2. Make sure you are "prepared" to be working on the problems you choose. I tutored a group of high school students a couple years ago, and was helping them with their algebra II homework. We were doing working on factoring polynomials, and I noticed that they would pull out their calculators to do single digit multiplication problems as they came up. This makes most people cringe because algebra is an abstraction of arithmetic. Why should you study a certain kind of problem solving machinery if you don't even know what its purpose is? This doesn't just apply to basic subjects. If you can't do it in 1 dimension, you certainly can't do it in $n$ dimensions.
  3. A good progression for proving mathematical facts is as follows: convince yourself, convince a friend, then convince a skeptic. If you are struggling to write a formal proof (one that even a skeptic would have to accept), ask yourself if you are even convinced of a fact. Can you instantly produce an example of the theorem you are proving? Can you instantly produce an example where the theorem doesn't hold, and identify which of the hypotheses is missing?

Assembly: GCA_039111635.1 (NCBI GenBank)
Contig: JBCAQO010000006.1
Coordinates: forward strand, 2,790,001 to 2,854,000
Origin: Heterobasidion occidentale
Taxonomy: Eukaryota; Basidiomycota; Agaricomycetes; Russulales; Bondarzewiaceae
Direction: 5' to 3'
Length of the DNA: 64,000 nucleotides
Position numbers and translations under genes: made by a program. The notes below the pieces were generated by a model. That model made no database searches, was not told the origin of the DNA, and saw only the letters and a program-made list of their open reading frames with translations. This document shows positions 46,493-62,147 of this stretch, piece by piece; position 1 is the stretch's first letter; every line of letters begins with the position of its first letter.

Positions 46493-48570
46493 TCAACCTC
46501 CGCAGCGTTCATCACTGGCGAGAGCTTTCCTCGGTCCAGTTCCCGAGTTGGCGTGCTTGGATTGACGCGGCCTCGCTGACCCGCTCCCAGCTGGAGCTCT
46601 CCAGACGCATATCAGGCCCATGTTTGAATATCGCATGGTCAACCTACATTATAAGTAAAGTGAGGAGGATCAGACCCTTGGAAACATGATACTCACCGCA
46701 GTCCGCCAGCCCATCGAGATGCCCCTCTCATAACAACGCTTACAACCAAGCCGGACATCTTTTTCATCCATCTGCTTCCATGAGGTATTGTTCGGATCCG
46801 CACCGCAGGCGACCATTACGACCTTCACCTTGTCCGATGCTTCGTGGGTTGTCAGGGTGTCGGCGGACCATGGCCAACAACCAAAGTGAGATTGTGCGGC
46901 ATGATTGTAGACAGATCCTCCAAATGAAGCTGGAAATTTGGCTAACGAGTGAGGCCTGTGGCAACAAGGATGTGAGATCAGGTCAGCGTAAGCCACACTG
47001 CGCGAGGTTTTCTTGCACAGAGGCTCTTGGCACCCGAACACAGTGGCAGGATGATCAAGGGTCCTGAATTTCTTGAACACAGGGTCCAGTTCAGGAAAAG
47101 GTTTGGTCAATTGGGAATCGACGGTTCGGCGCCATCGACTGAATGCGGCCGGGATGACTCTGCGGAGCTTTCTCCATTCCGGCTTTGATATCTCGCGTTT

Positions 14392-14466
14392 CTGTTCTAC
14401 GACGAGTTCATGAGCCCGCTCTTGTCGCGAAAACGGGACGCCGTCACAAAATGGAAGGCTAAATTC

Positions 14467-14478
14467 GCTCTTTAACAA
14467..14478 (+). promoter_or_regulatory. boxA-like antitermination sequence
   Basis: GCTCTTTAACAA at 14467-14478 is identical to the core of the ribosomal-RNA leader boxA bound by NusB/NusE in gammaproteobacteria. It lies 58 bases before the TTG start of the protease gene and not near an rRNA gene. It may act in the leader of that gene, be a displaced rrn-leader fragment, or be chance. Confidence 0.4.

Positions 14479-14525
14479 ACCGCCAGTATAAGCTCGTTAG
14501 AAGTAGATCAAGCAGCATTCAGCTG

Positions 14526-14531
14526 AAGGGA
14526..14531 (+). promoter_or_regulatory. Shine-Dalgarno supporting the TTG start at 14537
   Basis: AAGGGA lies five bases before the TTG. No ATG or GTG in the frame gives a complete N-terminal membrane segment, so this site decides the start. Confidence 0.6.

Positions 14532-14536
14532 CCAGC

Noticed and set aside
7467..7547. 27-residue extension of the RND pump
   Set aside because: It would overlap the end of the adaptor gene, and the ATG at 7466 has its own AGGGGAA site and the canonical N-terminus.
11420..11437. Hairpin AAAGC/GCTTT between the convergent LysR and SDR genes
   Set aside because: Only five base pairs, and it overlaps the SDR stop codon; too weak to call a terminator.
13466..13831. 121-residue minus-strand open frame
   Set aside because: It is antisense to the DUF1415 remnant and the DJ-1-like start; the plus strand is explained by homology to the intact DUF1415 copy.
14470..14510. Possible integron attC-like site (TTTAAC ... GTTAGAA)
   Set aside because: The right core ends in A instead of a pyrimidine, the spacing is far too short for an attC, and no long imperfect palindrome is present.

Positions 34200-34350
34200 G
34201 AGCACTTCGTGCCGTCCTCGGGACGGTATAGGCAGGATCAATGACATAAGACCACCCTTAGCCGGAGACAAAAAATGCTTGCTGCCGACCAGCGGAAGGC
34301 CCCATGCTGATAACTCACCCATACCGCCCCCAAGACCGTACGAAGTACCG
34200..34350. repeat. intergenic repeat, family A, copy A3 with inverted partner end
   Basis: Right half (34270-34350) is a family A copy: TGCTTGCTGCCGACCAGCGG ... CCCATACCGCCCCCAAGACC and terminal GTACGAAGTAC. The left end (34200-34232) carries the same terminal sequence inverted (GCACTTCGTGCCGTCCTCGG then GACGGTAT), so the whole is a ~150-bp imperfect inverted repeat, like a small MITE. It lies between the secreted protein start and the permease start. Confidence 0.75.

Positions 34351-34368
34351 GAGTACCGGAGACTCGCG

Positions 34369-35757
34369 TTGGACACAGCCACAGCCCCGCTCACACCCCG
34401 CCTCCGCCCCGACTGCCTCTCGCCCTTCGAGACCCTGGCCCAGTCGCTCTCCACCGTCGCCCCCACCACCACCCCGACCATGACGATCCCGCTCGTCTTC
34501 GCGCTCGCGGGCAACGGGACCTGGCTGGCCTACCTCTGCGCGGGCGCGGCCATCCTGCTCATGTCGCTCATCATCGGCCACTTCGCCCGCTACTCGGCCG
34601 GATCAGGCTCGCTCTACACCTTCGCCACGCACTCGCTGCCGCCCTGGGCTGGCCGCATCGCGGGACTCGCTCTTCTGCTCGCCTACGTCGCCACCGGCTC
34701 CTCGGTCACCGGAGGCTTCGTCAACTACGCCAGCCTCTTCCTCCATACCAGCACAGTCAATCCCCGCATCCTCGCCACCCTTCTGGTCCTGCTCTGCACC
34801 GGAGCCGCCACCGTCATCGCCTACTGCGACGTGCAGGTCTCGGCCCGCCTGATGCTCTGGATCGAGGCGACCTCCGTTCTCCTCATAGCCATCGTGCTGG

4. Know which problems are worth working all the way through, and which ones only warrant sketching a solution. The problems I always do are the ones that mirror central theorems or examples from the chapter -- you really know you understand a line of reasoning if you can apply it. I also find it helpful to work through at least one of the extra-involved problems at the end of the chapter, (you know, the one with three stars and a warning for how hard it is). Most books have these, and they usually involve a pretty tangential problem, but they really make you get your hands dirty. Pick up a book you think you have mastered, and look at some of these problems.